The Abuja Division of the Federal High Court has thrown out an application by the Inspector-General of Police, Ibrahim Idris, for an order that the Nigerian Senate cannot compel him to personally appear before it.


     Inspector General of Police, Ibrahim Idris



The court presided over by a judge, John Tsoho, dismissed the application for lacking in merit.

Mr Tsoho, who gave the ruling on Tuesday, said the Senate’s invitation of Mr Idris is a constitutional privilege enjoyed by the National assembly which Mr Idris is obligated to personally obey.

After failing to appear twice at the Senate plenary, upon invitation by the lawmakers, Mr Idris approached the court to demand an end to further invitation from the Senate.

Although the Senate said it invited Mr Idris to discuss matters of national security, the IGP’s lawyer said the invitation was to intimidate him, over allegations made against him by some lawmakers under investigations by the police.

In an application by his counsel, Alex Izinyon, Mr Idris said his invitation and subsequent action by the Senate were an act of “visible hatred, and undisguised contempt.”

The matter was slated for judgment on September 27 but was postponed following the recent nationwide strike by organised labour.

In his ruling on Tuesday, Mr Tsoho said although the excuse given by Mr Idris for failing to attend the first invitation was justifiable, the reason he gave for failing to attend the second time was unacceptable.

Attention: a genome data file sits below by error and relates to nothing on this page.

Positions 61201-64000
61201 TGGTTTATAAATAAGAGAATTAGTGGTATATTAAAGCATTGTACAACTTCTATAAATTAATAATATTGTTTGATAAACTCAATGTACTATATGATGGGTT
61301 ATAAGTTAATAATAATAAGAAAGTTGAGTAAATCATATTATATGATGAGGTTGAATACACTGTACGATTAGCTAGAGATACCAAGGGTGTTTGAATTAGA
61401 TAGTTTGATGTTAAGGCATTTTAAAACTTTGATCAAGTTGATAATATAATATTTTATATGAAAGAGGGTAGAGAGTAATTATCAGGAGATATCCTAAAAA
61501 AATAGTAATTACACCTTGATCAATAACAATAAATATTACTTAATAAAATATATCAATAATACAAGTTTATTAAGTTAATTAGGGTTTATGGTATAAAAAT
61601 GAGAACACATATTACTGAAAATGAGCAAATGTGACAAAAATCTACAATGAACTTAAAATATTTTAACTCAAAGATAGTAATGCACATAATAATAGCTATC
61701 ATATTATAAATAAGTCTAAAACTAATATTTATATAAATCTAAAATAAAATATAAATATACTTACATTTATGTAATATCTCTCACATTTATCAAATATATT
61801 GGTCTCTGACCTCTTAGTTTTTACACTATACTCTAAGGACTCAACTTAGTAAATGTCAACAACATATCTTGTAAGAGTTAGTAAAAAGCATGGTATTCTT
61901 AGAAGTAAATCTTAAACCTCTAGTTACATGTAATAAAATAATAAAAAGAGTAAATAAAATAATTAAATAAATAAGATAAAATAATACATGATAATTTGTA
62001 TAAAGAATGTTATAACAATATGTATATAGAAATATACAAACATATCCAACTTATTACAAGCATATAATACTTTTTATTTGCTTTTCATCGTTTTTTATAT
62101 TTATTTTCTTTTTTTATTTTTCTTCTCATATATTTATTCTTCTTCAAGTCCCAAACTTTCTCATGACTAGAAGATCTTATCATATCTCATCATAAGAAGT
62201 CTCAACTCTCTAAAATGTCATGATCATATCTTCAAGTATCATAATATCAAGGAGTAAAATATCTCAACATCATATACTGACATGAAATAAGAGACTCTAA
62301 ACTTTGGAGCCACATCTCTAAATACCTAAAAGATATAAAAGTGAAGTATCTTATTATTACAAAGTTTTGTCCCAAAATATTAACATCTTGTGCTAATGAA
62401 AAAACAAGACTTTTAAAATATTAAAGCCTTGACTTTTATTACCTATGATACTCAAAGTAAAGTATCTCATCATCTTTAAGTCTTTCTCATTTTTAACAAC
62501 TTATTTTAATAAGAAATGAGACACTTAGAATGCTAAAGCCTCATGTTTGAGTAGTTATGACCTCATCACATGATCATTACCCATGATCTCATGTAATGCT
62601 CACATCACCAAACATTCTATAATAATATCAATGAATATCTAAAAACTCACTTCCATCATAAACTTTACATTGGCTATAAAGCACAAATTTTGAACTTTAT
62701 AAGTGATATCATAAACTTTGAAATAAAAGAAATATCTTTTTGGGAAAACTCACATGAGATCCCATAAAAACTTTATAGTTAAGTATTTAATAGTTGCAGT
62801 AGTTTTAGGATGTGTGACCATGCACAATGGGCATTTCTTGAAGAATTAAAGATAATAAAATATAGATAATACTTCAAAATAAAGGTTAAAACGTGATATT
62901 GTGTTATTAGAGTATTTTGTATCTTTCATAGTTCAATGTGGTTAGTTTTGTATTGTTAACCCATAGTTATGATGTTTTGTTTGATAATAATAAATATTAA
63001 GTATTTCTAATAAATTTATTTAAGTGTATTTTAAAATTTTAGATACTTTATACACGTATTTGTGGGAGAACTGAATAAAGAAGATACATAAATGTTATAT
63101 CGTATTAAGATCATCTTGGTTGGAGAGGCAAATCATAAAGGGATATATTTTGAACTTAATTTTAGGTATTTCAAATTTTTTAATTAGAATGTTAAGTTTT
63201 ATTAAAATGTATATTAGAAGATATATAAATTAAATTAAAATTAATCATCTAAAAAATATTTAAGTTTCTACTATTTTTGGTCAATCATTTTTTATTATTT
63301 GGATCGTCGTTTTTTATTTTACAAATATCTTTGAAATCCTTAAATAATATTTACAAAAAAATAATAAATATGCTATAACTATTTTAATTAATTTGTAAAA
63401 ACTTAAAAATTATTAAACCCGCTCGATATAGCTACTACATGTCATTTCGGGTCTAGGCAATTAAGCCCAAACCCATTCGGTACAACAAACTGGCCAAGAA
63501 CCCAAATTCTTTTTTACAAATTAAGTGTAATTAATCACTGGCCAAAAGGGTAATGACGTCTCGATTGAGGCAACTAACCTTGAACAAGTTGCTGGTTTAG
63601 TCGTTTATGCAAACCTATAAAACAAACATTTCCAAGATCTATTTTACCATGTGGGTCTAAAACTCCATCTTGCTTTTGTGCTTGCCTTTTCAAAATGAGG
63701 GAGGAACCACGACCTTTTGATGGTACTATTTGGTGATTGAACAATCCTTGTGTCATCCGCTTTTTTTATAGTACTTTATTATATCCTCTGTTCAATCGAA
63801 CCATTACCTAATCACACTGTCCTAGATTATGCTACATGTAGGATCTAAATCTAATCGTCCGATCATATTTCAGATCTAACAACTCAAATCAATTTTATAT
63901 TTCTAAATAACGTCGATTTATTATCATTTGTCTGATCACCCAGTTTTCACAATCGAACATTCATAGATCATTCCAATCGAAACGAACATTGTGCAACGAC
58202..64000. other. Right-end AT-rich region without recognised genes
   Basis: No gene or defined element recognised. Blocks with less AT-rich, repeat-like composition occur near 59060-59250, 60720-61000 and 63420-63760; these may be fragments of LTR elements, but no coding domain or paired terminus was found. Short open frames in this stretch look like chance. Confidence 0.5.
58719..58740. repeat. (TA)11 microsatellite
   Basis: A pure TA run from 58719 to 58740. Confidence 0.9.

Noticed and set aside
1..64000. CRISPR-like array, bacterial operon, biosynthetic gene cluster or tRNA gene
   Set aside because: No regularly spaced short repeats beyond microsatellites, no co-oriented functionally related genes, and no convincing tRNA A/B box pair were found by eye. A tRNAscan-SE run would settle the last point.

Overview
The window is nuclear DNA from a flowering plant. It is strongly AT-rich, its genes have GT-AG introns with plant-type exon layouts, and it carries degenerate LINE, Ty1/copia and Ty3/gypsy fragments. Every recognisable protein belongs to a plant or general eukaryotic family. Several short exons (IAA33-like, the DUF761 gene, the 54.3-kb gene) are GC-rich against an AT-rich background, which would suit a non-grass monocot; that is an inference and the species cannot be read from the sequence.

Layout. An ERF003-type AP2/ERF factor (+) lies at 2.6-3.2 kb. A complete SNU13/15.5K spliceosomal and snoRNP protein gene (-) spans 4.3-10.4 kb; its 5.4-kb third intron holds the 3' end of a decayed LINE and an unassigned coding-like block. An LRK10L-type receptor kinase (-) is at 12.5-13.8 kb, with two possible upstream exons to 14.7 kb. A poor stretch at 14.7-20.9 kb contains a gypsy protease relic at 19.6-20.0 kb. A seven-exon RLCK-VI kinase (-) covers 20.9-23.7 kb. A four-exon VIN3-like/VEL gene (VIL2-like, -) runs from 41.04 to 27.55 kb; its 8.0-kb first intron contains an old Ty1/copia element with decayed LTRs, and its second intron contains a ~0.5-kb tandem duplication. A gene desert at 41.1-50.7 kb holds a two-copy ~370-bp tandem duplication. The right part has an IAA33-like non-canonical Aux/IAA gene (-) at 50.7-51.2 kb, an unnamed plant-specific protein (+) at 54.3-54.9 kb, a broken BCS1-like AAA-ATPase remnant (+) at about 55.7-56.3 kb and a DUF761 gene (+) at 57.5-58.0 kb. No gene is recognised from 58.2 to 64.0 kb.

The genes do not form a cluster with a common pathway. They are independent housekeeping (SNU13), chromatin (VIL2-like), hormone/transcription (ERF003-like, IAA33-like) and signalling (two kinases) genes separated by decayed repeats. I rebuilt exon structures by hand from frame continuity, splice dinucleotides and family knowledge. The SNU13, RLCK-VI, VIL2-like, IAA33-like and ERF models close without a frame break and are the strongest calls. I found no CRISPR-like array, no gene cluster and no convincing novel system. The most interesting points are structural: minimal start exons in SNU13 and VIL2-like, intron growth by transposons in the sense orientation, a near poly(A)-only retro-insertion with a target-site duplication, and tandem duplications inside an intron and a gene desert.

“The IGP offered statutory reason why he accompanied President Buhari to Bauchi on April 26 to commission project,” Mr Tsoho said, regarding the first invitation on April 26.

About the second invitation, also ignored by Mr Idris, Mr Tsoho, however, said; “It is not a good exercise of discretion for the IGP to delegate the Deputy Inspector-General.

“I doubt the claim of the plaintiff that he sent a delegate, since he did not know the scope of the briefing. I will not see any harm if the IGP had honoured the invitation. The IGP should have appeared before the Senate to convince it.

“Section 88 and 89 of the Nigerian Constitution empowers lawmakers to carry out investigations on issues of public interest,” Mr Tsoho said.

The court, therefore, struck out the case for want of merit.

The Senate had declared Mr Idris an enemy of the state after he failed twice to honour invitation by the National Assembly.
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